Safety Profile for the Clinical Use of Bone Morphogenetic Proteins in the Spine

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Abstract

Study Design.

A review was conducted.

Objective.

To determine the safety profiles of human recombinant bone morphogenetic protein-2 (rhBMP-2) and osteogenic protein-1 (OP-1) used clinically in spine applications.

Summary of Background Data.

Safety issues associated with the use of bone morphogenetic proteins in spine applications include the possibility of bony overgrowth, interaction with exposed dura, cancer risk, systemic toxicity, reproductive toxicity, immunogenicity, local toxicity, osteoclastic activation, and effects on distal organs. These issues have been given detailed examination in both human and animal studies, and safety data are available for both rhBMP-2 and OP-1. The safety data available for OP-1 are less detailed.

Methods.

The study involved reviews of published reports and the safety data submitted to the Food and Drug Administration (rhBMP-2 and OP-1) and to the European Agency for the Evaluation of Medicinal Products (OP-1), as well as personal communication with the manufacturers of rhBMP-2 (Medtronic Sofamore Danek, Memphis, TN) and OP-1 (Stryker Biotech, Hopkinton, MA).

Results.

Application of either rhBMP-2 or OP-1 to raw decorticated bony surfaces leads to new bone formation, which is desirable in the intertransverse or interbody regions. However, new bone formation also may occur if rhBMP-2 or OP-1 comes in contact with laminectomy sites or decompressed neuroforamina, and may lead to restenosis. Inadvertent placement of either rhBMP-2 or OP-1 in the spinal canal leads to formation of bone. Leakage of rhBMP-2 or OP-1 outside the fusion area may lead to adjacent-level fusion. Accurate placement of these factors and adequate retention by their carrier are highly important factors in minimizing these problems. Subdural bone formation occurs if OP-1 is implanted directly beneath the dura. Osteoclastic overstimulation does not appear to be a significant problem with rhBMP-2. However, bone resorption has been associated with OP-1 used in the setting of thoracolumbar fractures. Findings show that RhBMP-2 has an antiproliferative effect on many cancer cells, and no evidence exists that it is carcinogenic. It is unlikely that OP-1 has carcinogenic potential, although fewer data are available. Systemic and local toxicity, significant adverse effects, and harmful effects on distant organs have not been observed in either human or animal studies on rhBMP-2 and OP-1. The benign safety profile of rhBMP-2 may result from its rapid systemic clearance, which results in very little systemic exposure. Systemic exposure to OP-1 also is low. No reproductive toxicity has been observed with either rhBMP-2 or OP-1. However, there is no human safety data. Subclinical immune responses in human subjects to collagen carriers have been reported. Antibody responses to rhBMP-2 have been detected in less than 1% of spine patients. Low titer immune responses have been observed in 38% of patients treated with OP-1. There were no associated clinical adverse effects.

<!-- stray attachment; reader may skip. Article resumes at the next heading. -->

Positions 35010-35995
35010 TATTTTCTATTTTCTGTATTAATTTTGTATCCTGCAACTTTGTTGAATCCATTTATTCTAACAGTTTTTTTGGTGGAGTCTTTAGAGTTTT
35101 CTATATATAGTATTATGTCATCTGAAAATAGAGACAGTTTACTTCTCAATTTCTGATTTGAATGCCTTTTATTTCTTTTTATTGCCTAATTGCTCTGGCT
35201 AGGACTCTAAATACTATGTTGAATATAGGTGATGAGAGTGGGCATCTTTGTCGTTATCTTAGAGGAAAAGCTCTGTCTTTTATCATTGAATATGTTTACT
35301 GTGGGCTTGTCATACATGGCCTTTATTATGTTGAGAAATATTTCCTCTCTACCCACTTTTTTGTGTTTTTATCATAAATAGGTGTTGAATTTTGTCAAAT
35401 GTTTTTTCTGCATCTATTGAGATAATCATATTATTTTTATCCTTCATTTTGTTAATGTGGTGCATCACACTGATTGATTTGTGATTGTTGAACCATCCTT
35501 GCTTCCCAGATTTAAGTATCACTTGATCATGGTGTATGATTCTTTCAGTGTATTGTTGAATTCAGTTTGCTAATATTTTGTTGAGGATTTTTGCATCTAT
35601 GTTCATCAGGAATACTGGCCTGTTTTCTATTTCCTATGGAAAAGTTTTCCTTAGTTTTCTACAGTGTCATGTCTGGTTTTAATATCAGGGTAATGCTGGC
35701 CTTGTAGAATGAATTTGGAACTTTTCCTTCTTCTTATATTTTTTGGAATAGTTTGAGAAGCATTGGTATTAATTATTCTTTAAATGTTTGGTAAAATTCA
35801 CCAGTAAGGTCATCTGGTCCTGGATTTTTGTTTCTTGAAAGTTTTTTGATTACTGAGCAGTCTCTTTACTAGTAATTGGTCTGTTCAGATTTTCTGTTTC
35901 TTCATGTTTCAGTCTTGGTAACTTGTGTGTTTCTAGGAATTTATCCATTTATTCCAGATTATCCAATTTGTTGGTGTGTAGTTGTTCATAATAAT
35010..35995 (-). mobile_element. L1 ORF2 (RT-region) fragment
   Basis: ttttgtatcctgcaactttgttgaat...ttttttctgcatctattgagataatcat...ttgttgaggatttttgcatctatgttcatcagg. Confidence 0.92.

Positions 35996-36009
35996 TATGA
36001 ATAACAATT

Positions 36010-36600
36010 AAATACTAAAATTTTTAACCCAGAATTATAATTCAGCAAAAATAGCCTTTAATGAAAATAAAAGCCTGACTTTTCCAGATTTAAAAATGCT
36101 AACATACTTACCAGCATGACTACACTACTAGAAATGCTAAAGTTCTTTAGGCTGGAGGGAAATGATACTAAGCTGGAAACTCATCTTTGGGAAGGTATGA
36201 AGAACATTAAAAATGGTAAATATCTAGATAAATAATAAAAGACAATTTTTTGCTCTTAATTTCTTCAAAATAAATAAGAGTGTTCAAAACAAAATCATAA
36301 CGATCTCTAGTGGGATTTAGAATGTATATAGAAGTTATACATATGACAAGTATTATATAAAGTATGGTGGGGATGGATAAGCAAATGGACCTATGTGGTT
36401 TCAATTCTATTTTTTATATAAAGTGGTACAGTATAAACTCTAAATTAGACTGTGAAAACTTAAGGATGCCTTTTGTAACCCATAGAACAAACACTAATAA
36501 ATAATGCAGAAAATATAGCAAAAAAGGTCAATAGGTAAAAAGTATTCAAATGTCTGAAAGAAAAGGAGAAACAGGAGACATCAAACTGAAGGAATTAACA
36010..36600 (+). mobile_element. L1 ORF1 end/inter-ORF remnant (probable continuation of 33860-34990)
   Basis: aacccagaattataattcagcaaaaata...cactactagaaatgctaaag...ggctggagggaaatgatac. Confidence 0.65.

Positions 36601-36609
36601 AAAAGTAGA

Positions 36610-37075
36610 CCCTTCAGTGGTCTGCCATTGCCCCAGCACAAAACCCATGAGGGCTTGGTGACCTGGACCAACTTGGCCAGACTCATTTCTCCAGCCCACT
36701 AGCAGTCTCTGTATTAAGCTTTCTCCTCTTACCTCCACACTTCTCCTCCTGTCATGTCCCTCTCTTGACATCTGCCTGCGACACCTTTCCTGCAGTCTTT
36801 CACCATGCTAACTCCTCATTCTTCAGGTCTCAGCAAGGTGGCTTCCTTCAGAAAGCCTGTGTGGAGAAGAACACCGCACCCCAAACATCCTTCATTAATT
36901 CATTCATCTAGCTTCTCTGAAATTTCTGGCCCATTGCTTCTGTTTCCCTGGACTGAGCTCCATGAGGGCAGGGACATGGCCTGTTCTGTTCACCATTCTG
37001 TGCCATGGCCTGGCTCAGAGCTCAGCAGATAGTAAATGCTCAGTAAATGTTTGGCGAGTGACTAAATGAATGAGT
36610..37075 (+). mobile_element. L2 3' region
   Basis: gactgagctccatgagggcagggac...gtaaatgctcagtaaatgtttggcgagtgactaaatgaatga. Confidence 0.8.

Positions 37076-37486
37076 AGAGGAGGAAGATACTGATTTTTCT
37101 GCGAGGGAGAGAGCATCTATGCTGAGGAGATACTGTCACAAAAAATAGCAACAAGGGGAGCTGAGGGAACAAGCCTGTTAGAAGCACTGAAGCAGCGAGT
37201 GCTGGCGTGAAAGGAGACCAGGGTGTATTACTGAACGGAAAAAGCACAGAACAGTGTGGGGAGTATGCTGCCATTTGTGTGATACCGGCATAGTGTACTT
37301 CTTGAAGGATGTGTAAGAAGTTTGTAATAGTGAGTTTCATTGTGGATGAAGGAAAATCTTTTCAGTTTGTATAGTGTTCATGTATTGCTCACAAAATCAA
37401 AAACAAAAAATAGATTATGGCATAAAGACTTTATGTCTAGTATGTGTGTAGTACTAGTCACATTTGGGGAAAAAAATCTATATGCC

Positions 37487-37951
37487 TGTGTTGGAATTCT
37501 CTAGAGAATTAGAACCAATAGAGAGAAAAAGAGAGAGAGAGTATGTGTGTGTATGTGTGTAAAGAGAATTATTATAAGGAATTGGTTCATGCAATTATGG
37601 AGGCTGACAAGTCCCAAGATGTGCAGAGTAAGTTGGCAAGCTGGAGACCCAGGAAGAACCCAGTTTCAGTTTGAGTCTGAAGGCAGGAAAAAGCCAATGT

Conclusions.

Given the available data, both rhBMP-2 and OP-1 appear to be safe provided they are used appropriately, placed accurately, not allowed to come into contact with decompressed areas, and contained in the region of fusion. They must be used with caution in the presence of dural defects.

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